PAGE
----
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It seems with HTML5/CSS3, there is a larger push towards CSS-only animations, effects, navigations, etc.

Is this purely because of the tendency of C/Java/etc developers to use JavaScript 'incorrectly' (mostly in a semantic sense, I guess)?

Or is there an advantage of CSS over JavaScript? If so, why would CSS be better? Is it faster?

Also, semantically-speaking, shouldn't CSS only be used for styling/positioning? So is CSS starting to go outside the bounds of what it was designed for?

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closed as not constructive by Wesley Murch, David Thomas, Ayman Safadi, Michael Mullany, Graviton Oct 11 '12 at 3:12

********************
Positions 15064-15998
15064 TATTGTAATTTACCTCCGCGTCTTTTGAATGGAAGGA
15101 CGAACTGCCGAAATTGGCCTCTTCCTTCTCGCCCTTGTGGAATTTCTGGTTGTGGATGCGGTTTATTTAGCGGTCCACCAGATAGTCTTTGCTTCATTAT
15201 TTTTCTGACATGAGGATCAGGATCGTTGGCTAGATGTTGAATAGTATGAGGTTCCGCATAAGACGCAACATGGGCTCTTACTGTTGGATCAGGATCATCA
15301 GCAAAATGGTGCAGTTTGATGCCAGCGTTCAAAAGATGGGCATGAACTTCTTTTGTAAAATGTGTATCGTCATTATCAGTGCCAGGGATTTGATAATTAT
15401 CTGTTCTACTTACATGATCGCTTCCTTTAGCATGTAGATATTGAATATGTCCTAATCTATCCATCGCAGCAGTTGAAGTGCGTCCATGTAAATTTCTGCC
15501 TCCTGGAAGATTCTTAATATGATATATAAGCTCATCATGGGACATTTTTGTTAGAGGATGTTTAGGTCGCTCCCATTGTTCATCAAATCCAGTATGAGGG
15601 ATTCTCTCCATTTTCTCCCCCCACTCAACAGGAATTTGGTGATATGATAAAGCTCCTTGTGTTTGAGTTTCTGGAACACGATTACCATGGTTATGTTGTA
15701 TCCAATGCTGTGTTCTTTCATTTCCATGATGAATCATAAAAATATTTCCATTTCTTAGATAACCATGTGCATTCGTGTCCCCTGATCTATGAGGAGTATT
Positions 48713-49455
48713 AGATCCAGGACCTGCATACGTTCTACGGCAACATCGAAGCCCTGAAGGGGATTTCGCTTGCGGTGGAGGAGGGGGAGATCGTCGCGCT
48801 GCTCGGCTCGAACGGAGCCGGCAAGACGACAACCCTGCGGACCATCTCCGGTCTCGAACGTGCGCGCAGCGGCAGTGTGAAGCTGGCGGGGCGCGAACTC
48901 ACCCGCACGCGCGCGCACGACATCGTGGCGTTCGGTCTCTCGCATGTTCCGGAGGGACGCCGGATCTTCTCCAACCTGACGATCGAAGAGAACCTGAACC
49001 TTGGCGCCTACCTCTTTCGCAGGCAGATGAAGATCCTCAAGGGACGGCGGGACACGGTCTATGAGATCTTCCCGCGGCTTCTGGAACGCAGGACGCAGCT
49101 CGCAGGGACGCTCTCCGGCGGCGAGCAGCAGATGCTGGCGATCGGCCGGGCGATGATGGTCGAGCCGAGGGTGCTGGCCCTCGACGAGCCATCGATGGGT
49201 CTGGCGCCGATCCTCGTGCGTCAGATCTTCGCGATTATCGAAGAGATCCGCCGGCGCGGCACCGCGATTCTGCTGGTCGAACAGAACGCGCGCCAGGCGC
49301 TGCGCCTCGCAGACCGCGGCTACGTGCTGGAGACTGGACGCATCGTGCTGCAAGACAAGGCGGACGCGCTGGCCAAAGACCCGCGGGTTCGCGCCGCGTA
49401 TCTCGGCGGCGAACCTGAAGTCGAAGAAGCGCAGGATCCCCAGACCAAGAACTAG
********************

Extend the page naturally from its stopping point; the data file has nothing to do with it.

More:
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There is a larger push towards CSS-only animations purely because of the tendency of C/Java/etc developers to use JavaScript 'incorrectly'. <-- Doesn't that sound ridiculous? –  Wesley Murch Oct 10 '12 at 18:03
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Javascript has been used "incorrectly" (or even plain incorrectly) by a lot of people pretty much as long as it has existed, that has hardly been a reason for anything at all to happen. –  Guffa Oct 10 '12 at 18:10
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CSS animations and filters are supposed to be and often are GPU-accelerated. So, yes, they are faster than their emulation in JavaScript. –  katspaugh Oct 10 '12 at 18:16

4 Answers 4

up vote 13 down vote accepted